Switching on the Christmas lights in London's world famous Oxford Street is usually a jubilant time for U.K. retailers, but this year the holiday season is full of uncertainty that could roll on into the new year.
"Retailers are more paranoid this year than they usually are," Keith Richardson, head of retail for Lloyds Bank, told CNBC over the phone Tuesday.
The season is traditionally important for retailers, given their sales volume tends to go up significantly, thus boosting their yearly performance. But this year "there's an underlying moment," Richardson said, a "high degree of nervousness that is making planning even more difficult."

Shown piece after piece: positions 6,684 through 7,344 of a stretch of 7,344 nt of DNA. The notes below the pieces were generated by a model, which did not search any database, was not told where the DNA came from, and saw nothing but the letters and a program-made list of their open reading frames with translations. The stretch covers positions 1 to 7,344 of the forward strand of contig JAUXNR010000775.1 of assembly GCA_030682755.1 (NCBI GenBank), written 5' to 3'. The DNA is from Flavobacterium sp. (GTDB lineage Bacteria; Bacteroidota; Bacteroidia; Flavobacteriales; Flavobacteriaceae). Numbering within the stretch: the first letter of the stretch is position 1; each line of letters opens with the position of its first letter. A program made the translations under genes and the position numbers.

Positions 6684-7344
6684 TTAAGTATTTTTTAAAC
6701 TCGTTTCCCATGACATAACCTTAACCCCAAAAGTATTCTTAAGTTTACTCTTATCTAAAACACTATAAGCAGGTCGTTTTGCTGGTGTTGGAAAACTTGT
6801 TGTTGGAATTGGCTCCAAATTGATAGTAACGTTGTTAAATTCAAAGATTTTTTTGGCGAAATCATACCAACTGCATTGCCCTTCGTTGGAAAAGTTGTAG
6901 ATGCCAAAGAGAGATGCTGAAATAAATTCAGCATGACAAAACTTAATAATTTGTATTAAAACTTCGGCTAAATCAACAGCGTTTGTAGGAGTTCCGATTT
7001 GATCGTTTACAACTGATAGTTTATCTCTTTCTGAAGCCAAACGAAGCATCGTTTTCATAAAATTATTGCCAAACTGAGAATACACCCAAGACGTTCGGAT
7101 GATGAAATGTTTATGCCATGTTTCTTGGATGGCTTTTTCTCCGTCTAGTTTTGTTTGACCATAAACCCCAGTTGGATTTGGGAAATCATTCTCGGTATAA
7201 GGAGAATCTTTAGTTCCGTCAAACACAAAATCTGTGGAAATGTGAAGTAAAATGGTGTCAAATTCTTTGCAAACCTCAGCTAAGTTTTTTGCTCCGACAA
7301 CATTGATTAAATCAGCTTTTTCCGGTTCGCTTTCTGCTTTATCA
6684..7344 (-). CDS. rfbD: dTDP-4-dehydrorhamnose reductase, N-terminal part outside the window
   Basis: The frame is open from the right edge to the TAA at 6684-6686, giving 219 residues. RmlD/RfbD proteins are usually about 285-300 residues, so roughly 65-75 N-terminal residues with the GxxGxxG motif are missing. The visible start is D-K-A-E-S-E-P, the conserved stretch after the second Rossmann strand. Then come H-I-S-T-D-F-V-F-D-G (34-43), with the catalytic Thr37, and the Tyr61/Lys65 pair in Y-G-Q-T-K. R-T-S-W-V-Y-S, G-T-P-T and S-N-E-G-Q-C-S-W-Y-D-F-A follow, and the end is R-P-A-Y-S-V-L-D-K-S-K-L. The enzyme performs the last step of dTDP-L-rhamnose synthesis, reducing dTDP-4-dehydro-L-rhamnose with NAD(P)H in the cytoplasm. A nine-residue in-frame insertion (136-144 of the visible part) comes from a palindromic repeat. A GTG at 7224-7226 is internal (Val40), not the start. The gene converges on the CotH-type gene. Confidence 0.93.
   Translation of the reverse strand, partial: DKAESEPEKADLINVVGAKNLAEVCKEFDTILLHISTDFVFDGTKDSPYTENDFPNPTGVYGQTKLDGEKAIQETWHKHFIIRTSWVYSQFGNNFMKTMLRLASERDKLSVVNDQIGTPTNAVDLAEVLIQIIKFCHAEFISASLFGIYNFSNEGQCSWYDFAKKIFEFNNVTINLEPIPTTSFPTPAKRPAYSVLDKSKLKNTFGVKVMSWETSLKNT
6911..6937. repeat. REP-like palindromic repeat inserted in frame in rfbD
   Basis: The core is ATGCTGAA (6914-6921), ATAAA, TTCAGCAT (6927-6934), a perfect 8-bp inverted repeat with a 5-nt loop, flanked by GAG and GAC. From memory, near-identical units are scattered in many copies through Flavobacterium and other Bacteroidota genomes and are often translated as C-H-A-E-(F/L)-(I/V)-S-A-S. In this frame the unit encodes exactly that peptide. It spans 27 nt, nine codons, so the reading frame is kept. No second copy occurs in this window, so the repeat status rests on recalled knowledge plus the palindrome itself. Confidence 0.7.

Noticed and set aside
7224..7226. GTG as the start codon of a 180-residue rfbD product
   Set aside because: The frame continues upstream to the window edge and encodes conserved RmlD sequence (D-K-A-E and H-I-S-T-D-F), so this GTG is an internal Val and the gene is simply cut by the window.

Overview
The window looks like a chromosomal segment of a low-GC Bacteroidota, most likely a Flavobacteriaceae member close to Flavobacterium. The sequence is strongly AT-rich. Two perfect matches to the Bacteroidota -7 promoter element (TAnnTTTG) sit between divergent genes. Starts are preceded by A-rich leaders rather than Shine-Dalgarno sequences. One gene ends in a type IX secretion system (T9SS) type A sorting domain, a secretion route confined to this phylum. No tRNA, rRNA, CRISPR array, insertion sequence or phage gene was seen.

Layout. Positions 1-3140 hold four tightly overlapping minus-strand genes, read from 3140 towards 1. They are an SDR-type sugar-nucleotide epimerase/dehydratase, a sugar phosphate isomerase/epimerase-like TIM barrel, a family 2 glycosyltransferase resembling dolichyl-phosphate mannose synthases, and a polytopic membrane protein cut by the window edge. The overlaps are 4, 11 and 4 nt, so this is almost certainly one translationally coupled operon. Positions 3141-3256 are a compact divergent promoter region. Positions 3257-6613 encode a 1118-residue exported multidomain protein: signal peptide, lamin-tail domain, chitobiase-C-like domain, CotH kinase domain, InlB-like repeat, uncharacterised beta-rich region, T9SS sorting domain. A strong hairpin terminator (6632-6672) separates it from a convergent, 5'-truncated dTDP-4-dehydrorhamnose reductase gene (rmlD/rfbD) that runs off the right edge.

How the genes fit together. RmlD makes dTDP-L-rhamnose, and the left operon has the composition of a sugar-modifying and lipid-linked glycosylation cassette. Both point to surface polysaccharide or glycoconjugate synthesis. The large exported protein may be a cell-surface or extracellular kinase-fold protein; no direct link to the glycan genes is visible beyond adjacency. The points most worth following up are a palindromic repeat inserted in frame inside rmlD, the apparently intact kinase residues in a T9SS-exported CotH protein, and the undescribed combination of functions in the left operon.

The U.K. economy is experiencing a unique situation. Though it is close to full employment, which technically means that consumers are in a position to spend; inflation is relatively high, wage growth has stagnated and uncertainty over Brexit is making people reluctant to spend, mainly when it comes to big-ticket items, such as cars.
Data released Tuesday showed U.K. retail sales tumbling in October as consumers opted for outdoor experiences rather than shopping. According to the British Retail Consortium, in-store sales of non-food items dropped 2.9 percent in the three months to October and 2.1 percent from a year ago. Online sales were also down.